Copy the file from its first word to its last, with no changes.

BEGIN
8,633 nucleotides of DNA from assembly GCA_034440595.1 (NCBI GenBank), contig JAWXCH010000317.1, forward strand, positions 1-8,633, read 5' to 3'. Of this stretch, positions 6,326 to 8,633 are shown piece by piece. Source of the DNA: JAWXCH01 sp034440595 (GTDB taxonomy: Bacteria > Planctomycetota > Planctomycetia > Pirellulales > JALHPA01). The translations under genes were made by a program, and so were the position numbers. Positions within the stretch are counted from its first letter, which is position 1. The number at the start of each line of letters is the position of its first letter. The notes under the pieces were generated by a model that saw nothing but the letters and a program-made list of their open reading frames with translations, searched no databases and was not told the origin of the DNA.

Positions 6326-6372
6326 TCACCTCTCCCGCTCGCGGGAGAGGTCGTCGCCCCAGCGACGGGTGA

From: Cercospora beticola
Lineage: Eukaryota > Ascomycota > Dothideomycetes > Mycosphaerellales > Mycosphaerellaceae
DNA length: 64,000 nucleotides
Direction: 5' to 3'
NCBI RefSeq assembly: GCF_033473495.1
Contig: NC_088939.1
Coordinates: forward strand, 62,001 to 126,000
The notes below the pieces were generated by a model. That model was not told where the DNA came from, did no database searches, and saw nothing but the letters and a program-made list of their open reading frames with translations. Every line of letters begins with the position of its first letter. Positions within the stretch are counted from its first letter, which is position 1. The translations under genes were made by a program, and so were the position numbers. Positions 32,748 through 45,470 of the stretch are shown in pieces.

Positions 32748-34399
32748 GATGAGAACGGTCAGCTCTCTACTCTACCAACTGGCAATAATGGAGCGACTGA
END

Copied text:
8,633 nucleotides of DNA from assembly GCA_034440595.1 (NCBI GenBank), contig JAWXCH010000317.1, forward strand, positions 1-8,633, read 5' to 3'. Of this stretch, positions 6,326 to 8,633 are shown piece by piece. Source of the DNA: JAWXCH01 sp034440595 (GTDB taxonomy: Bacteria > Planctomycetota > Planctomycetia > Pirellulales > JALHPA01). The translations under genes were made by a program, and so were the position numbers. Positions within the stretch are counted from its first letter, which is position 1. The number at the start of each line of letters is the position of its first letter. The notes under the pieces were generated by a model that saw nothing but the letters and a program-made list of their open reading frames with translations, searched no databases and was not told the origin of the DNA.

Positions 6326-6372
6326 TCACCTCTCCCGCTCGCGGGAGAGGTCGTCGCCCCAGCGACGGGTGA

From: Cercospora beticola
Lineage: Eukaryota > Ascomycota > Dothideomycetes > Mycosphaerellales > Mycosphaerellaceae
DNA length: 64,000 nucleotides
Direction: 5' to 3'
NCBI RefSeq assembly: GCF_033473495.1
Contig: NC_088939.1
Coordinates: forward strand, 62,001 to 126,000
The notes below the pieces were generated by a model. That model was not told where the DNA came from, did no database searches, and saw nothing but the letters and a program-made list of their open reading frames with translations. Every line of letters begins with the position of its first letter. Positions within the stretch are counted from its first letter, which is position 1. The translations under genes were made by a program, and so were the position numbers. Positions 32,748 through 45,470 of the stretch are shown in pieces.

Positions 32748-34399
32748 GATGAGAACGGTCAGCTCTCTACTCTACCAACTGGCAATAATGGAGCGACTGA